Over one third of the food we produce is never consumed. Such a high rate of food waste is appalling. To address this, researchers have focused on creating foods from surplus ingredients or ingredients obtained during the manufacturing of other foods. We term such foods as value-added surplus products. But will consumers accept products made from ingredients destined for the trash bin? A series of studies that test 3 different cues that consumers utilize to evaluate foods suggests strong potential for consumer acceptance, and even preference for such foods. Study 1 tested description for value-added surplus products alongside those for conventional and organic foods to understand whether consumers discriminate between these foods. Study 2 tested consumer preference for 9 product labels for value-added surplus products. Study 3 examined whether benefits to self or to others will differentially influence consumers' perceptions of such value-added foods. Collectively, these studies suggest a strong potential for such foods to command position as a new category of foods that is distinct from both conventional as well as organic foods.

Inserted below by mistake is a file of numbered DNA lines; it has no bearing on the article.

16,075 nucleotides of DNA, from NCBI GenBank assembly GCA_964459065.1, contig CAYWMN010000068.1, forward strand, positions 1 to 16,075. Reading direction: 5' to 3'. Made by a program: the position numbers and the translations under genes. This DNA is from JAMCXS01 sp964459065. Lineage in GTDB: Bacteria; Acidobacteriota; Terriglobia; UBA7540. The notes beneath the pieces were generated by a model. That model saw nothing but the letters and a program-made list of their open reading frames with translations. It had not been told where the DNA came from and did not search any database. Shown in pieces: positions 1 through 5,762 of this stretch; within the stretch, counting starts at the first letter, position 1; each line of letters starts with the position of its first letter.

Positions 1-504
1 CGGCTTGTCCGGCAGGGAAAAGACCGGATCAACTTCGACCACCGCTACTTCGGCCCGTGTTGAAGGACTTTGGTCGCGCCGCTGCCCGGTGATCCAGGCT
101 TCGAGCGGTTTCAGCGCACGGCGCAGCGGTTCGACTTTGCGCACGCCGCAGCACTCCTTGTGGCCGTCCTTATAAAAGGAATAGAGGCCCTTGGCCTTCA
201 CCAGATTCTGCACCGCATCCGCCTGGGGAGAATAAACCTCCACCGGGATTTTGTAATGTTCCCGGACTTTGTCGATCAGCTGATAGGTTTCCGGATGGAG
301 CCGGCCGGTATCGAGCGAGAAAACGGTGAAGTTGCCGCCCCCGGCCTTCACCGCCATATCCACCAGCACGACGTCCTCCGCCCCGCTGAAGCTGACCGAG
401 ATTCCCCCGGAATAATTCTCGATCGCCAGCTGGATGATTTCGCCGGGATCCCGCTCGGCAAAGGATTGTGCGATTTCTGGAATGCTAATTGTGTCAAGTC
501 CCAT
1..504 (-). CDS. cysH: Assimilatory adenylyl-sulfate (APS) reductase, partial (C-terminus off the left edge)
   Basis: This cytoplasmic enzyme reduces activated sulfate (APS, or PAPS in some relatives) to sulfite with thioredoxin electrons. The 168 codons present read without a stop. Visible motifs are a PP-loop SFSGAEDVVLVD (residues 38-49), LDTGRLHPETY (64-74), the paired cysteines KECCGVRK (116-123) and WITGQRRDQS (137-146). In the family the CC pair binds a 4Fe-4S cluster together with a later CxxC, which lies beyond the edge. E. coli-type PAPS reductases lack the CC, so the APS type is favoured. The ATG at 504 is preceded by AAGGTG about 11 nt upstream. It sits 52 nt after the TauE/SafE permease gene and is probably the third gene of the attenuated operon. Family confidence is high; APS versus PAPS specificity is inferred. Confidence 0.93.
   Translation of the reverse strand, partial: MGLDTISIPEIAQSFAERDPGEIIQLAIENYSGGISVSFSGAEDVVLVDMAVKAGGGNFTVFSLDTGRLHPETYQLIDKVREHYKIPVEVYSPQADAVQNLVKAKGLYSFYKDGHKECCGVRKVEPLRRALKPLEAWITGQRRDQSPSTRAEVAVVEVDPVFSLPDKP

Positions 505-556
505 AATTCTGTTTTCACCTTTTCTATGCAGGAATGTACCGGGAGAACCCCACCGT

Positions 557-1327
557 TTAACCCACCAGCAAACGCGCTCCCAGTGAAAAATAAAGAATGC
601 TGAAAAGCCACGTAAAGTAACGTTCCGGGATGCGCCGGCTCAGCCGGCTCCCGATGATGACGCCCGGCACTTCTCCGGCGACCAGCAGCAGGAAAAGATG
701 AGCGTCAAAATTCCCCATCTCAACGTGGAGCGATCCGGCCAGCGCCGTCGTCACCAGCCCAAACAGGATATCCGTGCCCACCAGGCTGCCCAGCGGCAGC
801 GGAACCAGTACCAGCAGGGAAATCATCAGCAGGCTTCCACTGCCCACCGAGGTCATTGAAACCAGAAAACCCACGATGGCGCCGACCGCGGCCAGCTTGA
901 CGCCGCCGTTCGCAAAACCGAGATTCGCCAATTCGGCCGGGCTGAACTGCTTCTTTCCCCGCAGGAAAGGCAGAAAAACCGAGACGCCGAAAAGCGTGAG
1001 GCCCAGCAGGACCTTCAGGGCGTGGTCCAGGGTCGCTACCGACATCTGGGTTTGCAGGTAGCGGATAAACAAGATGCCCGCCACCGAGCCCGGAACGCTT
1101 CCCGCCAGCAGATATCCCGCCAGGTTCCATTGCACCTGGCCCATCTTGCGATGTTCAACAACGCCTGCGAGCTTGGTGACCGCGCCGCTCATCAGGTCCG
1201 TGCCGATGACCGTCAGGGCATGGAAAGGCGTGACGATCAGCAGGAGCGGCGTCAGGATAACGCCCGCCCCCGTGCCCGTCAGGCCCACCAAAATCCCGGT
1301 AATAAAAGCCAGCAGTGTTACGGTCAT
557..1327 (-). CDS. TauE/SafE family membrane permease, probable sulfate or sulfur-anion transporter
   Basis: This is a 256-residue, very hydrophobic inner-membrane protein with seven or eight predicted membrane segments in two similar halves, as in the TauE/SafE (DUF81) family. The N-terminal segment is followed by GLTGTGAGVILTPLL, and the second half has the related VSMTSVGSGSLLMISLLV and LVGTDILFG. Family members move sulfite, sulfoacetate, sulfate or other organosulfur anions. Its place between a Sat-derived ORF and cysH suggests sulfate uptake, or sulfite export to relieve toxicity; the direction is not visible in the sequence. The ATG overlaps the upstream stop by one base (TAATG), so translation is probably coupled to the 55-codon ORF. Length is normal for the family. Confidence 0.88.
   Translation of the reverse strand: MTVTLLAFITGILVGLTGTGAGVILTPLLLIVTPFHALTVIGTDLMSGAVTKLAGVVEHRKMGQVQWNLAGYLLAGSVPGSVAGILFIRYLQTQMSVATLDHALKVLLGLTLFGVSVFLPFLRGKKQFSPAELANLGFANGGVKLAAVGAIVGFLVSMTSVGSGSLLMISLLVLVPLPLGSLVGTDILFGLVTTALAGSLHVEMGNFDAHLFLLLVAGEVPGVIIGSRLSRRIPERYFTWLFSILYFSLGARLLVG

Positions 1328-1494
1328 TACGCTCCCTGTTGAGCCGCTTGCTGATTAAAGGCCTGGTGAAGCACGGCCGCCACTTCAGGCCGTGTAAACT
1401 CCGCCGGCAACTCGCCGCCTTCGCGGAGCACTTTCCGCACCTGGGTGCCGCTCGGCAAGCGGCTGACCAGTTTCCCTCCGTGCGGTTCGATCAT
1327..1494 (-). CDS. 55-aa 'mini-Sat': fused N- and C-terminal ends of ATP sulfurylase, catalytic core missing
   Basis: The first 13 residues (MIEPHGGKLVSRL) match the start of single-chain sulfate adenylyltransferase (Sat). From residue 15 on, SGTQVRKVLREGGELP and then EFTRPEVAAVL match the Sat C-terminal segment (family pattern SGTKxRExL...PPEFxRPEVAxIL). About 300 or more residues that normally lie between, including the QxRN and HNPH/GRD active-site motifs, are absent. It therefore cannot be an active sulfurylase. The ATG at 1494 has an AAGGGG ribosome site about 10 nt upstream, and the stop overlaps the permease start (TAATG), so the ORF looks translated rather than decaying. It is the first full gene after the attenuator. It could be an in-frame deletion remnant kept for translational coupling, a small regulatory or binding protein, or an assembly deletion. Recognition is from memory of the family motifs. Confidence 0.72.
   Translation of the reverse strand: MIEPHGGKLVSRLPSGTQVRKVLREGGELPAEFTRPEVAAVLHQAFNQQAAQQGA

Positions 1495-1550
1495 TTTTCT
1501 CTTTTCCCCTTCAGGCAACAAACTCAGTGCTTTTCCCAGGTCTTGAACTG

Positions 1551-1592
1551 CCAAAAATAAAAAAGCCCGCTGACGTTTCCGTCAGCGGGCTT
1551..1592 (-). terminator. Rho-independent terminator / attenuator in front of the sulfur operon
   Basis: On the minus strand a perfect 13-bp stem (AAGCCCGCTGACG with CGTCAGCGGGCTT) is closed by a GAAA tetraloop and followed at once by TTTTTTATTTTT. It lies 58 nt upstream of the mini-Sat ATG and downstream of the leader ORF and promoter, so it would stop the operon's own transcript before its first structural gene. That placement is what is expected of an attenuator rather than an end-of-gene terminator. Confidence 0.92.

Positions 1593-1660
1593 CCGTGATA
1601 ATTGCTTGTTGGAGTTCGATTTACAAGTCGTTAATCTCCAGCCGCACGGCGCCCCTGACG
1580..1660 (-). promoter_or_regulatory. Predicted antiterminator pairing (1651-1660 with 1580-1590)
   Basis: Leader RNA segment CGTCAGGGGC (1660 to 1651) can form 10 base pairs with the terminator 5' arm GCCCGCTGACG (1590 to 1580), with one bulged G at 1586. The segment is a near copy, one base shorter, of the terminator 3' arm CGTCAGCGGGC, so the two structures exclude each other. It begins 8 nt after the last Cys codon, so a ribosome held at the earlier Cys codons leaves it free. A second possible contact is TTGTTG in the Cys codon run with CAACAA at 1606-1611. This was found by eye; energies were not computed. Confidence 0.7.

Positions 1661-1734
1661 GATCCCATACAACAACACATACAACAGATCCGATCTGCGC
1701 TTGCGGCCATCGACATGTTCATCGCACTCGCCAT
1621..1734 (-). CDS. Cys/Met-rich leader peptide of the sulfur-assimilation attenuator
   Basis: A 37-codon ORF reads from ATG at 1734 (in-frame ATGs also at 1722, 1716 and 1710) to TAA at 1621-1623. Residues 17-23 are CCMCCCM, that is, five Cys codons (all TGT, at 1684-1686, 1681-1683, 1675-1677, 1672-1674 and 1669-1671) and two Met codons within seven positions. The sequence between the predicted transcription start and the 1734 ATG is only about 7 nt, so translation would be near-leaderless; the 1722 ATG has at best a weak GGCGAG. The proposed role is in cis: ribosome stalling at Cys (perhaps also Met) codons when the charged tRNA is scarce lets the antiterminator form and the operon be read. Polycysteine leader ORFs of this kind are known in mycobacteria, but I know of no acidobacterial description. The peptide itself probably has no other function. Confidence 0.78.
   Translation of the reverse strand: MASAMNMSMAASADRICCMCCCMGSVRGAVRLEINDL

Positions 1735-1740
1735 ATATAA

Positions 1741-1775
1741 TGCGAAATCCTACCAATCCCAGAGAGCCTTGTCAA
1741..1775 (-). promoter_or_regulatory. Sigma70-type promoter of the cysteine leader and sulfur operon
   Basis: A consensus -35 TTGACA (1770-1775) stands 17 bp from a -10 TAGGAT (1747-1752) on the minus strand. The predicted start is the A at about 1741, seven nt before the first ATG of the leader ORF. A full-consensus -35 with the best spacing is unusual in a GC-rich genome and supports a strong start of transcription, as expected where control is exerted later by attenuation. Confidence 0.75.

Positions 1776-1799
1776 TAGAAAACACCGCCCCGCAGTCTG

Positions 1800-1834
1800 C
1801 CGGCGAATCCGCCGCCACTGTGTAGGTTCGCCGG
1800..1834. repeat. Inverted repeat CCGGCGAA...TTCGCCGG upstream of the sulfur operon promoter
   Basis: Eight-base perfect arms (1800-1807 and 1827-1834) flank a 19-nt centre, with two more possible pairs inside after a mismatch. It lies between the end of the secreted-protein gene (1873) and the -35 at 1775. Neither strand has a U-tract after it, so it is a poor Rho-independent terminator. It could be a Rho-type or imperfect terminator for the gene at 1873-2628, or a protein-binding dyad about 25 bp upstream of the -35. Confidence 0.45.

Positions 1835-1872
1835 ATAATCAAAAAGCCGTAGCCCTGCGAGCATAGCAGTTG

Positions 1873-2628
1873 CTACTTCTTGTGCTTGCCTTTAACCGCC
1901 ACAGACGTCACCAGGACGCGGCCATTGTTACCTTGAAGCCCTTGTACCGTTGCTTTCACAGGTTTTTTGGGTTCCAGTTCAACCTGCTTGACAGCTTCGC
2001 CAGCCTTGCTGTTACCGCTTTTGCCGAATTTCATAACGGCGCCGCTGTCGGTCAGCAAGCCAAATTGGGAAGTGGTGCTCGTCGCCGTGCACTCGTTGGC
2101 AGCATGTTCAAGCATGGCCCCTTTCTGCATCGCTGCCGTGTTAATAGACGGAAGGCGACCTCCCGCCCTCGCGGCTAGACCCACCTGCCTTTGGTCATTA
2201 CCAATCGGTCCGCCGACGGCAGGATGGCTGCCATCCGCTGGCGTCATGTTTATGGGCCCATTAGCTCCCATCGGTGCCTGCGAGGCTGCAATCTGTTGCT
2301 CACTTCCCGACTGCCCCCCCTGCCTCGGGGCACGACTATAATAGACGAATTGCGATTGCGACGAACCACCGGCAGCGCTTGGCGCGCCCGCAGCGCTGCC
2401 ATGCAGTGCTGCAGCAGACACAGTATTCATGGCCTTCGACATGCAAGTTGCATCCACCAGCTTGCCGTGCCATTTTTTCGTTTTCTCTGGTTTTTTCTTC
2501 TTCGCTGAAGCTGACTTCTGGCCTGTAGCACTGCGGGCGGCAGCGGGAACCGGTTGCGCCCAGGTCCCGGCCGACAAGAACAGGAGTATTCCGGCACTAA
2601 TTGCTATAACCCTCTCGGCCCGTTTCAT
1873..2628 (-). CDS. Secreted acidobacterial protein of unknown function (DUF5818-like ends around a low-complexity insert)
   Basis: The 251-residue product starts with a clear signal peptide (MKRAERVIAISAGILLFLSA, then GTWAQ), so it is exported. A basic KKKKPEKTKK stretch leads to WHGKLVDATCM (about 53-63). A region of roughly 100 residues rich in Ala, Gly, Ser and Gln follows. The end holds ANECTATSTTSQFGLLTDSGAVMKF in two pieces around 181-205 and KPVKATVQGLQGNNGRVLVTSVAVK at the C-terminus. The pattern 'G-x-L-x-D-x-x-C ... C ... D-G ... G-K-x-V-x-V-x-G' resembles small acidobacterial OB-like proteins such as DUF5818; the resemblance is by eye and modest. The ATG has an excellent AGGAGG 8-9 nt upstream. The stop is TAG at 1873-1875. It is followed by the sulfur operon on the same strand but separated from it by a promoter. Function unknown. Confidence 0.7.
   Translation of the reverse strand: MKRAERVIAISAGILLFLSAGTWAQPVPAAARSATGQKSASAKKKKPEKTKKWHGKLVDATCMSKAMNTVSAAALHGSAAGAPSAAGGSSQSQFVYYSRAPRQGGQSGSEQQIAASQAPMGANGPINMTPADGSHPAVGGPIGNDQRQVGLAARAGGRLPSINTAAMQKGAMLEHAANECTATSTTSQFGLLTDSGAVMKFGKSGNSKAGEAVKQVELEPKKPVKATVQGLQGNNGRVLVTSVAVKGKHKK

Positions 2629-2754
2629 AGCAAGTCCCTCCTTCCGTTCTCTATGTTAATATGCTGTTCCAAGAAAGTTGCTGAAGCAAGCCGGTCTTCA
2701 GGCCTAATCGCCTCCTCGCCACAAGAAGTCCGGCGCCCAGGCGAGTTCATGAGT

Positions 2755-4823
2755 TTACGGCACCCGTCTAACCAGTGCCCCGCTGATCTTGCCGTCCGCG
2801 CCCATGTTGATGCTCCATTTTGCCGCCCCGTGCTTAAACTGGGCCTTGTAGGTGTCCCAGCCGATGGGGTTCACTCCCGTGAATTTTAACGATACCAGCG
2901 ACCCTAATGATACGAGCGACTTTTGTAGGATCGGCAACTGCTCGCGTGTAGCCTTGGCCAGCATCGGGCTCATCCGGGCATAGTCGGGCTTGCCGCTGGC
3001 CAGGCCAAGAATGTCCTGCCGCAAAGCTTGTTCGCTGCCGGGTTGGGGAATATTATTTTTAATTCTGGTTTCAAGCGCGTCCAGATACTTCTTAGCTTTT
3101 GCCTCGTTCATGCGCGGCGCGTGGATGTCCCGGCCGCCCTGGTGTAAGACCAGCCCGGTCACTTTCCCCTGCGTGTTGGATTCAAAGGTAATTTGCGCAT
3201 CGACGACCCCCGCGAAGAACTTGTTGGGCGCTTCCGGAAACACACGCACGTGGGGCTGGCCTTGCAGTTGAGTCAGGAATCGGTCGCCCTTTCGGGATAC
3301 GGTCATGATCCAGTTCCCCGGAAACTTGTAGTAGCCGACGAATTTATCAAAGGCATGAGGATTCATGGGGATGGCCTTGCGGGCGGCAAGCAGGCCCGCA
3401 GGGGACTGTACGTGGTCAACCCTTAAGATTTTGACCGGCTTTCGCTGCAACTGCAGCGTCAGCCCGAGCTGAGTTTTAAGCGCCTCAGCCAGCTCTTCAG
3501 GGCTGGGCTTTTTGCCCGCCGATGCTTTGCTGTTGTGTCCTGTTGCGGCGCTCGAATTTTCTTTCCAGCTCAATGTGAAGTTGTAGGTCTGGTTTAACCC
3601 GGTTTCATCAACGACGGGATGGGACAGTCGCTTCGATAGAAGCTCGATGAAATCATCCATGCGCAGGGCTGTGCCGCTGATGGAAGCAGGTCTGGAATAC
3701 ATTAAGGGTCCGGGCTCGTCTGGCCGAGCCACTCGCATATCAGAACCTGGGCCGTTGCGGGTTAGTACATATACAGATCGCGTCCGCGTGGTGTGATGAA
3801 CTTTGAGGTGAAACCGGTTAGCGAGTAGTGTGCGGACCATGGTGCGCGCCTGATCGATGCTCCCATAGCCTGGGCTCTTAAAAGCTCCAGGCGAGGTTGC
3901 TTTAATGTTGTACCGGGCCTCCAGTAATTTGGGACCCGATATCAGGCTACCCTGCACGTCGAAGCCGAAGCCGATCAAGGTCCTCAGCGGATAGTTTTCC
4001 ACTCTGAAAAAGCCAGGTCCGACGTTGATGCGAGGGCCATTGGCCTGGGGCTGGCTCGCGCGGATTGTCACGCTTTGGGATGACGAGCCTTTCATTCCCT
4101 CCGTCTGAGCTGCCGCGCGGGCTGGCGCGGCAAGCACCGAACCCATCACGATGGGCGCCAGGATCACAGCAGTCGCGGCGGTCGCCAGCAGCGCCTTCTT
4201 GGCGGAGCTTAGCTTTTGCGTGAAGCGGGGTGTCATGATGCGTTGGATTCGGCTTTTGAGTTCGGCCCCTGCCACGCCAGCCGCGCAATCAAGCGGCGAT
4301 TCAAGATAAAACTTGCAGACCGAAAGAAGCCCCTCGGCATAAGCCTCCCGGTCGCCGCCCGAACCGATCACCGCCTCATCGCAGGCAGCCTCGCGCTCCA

All Science Journal Classification (ASJC) codes
- Social Psychology
- Applied Psychology